26.70% of all households were made up of individuals and 12.90% had someone living alone, 65 years of age or older. The average household size was 2.50 and the average family size was 3.01. In the county, the population was spread out with 23.40% under the age of 18, 9.10% from 18 to 24, 29.80% from 25 to 44, 22.80% from 45 to 64, 15.00% who were 65 years of age or older. The median age was 38 years. For every 100 females there were 119.20 males. For every 100 females age 18 and over, there were 123.80 males. The median income for a household in the county was $32,373, the median income for a family was $39,059. Males had a median income of $28,528 versus $19,426 for females; the per capita income for the county was $14,462. 15.50% of the population and 11.90% of families were below the poverty line. 20.20% of those under the age of 18 and 15.20% of those 65 and older were living below the poverty line. Boncl R-X School District – Louisiana Boncl Elementary School Bowling Green R-I School District – Bowling Green Bowling Green Elementary School Frankford Elementary School Bowling Green Middle School Bowling Green High School Louisiana R-II School District – Louisiana Louisiana Elementary School Louisiana Middle School Louisiana High School Pike County R-III School District – Clarksville Clopton Elementary School Clopton High School Pike County Christian School – Curryville – Baptist St. Clement School – Bowling Green – Roman Catholic Bowling Green Free Public Library Clarksville Public Library Louisiana Public Library The Republican Party predominantly controls politics at the county level in Pike County, with Republicans holding many of the elected positions, with exceptions as stated below.
Note that, per the tables below, Republican Pike County voters prevailed in Missouri gubernatorial elections of 2016 and 2004, came close to a tie for dominance in 2012, followed by a clear overtaking of county politics in 2016, in contrast with a tradition of nominal Democratic party affiliations of county-level officials. Pike County is a part of Missouri’s 40th District in the Missouri House of Representatives and is represented by Jim Hansen. Pike County is a part of Missouri’s 18th District in the Missouri Senate and is represented by Brian Munzlinger. Pike County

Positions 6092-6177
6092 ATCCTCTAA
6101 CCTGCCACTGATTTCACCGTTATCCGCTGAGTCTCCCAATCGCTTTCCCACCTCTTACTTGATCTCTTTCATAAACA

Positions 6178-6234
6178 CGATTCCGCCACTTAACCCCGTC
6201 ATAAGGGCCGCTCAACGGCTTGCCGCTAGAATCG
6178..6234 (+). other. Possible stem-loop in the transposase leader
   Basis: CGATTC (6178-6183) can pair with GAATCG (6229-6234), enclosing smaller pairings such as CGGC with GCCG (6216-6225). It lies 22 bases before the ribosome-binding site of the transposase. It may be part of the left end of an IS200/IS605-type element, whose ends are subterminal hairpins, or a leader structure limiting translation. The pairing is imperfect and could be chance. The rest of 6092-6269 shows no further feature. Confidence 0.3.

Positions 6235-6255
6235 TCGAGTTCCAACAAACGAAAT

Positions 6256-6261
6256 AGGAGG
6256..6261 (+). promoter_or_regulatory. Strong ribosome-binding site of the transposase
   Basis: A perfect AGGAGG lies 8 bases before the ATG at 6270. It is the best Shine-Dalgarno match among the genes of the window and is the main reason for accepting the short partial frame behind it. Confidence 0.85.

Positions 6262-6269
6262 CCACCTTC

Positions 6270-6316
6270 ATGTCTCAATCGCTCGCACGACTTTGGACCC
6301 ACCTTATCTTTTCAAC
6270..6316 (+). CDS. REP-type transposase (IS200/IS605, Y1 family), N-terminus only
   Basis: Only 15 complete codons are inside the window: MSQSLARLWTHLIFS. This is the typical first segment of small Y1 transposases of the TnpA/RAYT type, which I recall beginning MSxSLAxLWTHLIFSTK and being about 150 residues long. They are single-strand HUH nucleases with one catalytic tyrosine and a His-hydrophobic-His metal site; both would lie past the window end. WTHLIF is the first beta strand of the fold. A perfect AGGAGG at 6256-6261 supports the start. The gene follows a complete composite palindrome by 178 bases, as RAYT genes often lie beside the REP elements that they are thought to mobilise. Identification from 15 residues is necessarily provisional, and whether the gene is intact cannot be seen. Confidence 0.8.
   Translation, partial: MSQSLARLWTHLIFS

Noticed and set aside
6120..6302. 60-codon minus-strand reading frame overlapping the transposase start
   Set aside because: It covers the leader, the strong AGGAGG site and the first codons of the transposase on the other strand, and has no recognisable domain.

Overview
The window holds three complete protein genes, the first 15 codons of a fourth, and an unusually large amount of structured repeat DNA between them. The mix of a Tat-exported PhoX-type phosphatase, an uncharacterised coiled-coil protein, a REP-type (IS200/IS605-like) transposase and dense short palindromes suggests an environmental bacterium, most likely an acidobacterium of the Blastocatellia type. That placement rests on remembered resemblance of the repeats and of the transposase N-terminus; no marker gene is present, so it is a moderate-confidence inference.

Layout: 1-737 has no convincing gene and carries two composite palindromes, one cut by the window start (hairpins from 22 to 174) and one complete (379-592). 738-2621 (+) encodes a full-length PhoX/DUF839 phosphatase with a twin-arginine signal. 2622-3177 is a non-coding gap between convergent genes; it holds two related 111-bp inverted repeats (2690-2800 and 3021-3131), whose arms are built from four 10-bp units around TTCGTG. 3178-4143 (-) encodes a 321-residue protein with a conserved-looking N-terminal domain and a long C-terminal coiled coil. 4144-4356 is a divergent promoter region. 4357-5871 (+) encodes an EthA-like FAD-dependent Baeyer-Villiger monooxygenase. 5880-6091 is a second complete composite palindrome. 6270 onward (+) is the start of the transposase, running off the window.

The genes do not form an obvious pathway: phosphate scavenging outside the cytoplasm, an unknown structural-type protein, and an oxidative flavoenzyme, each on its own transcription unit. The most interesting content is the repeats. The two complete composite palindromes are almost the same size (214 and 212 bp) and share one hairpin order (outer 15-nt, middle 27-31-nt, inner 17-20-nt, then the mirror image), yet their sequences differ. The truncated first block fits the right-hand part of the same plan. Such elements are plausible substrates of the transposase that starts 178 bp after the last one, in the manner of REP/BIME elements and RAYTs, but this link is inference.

Nikolai Valerianovich Schipczinsky was a Russian and Soviet botanist and taxonomist, director of the Saint Petersburg Botanical Garden in 1934-1938 and 1942-1948 respectively. Schipczinsky was born in 1886 in Helsinki, the son of an accountant quartermaster and a housewife. In 1909 he graduated from the Russian school in Helsinki, started studying biology at the Physics and Mathematics Faculty of the Saint Petersburg State University; as of 1910, he studied the flora of the Far East in the Herbarium of the Saint Petersburg Botanical Garden under Vladimir Leontyevich Komarov. He participated in field expeditions to the Trans-Baikal Barguzin district, the South-Ussuri region in the Primorskaya Oblast, the Semipalatinsk Oblast, Iran. In 1915, he joined the staff of the St. Petersburg Botanical Garden, where he continued to work until his death at first as lecturer conservator in the Herbarium, senior botanist for living plants and director of the Museum. From 1934 on, he was director of the Botanical Garden.